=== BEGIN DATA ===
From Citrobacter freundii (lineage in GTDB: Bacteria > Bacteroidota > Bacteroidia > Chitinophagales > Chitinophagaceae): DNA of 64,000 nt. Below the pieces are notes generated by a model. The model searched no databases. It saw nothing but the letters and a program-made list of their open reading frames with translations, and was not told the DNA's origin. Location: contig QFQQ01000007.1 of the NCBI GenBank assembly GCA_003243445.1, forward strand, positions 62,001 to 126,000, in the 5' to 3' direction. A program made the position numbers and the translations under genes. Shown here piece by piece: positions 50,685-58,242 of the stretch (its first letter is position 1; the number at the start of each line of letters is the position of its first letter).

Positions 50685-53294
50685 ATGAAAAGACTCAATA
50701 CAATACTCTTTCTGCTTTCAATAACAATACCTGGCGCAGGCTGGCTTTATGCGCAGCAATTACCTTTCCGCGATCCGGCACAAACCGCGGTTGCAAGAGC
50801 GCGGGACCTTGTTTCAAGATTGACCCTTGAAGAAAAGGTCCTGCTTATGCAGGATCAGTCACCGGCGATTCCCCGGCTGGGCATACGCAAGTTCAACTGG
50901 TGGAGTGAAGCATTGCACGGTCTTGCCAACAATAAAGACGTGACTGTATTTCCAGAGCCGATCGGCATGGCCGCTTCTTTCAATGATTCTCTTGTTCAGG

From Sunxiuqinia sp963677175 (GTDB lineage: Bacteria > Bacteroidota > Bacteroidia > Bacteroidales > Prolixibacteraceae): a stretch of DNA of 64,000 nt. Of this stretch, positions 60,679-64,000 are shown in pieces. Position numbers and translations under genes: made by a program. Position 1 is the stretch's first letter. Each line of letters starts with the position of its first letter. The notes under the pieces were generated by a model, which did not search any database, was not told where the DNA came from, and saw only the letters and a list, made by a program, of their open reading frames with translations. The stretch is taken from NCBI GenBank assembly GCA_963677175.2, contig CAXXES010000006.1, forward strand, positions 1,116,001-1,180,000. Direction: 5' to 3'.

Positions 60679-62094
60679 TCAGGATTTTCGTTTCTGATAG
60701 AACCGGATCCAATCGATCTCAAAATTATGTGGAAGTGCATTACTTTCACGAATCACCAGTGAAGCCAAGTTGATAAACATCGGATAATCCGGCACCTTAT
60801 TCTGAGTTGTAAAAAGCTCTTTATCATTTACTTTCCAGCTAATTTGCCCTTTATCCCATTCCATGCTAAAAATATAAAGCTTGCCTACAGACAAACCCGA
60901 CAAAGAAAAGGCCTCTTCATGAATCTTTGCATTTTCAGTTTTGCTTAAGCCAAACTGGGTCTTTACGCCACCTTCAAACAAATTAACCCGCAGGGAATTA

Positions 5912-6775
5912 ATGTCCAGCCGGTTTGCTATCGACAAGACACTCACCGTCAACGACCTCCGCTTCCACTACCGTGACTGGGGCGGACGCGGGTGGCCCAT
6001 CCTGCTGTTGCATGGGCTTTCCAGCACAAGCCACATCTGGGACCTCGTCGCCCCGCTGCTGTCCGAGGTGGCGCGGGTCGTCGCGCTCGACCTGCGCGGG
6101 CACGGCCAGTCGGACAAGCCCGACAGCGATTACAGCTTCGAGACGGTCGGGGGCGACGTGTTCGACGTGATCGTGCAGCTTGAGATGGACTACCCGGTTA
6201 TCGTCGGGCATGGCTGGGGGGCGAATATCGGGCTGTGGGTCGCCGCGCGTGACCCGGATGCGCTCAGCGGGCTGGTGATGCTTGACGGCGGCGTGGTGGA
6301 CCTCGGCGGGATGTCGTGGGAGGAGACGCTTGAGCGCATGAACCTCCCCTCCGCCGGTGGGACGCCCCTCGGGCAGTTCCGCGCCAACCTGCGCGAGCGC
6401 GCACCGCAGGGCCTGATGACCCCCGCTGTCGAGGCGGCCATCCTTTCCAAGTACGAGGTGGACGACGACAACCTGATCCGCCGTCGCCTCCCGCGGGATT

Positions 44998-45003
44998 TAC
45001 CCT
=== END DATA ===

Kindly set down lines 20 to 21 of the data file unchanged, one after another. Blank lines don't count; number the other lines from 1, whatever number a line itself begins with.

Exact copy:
Positions 44998-45003
44998 TAC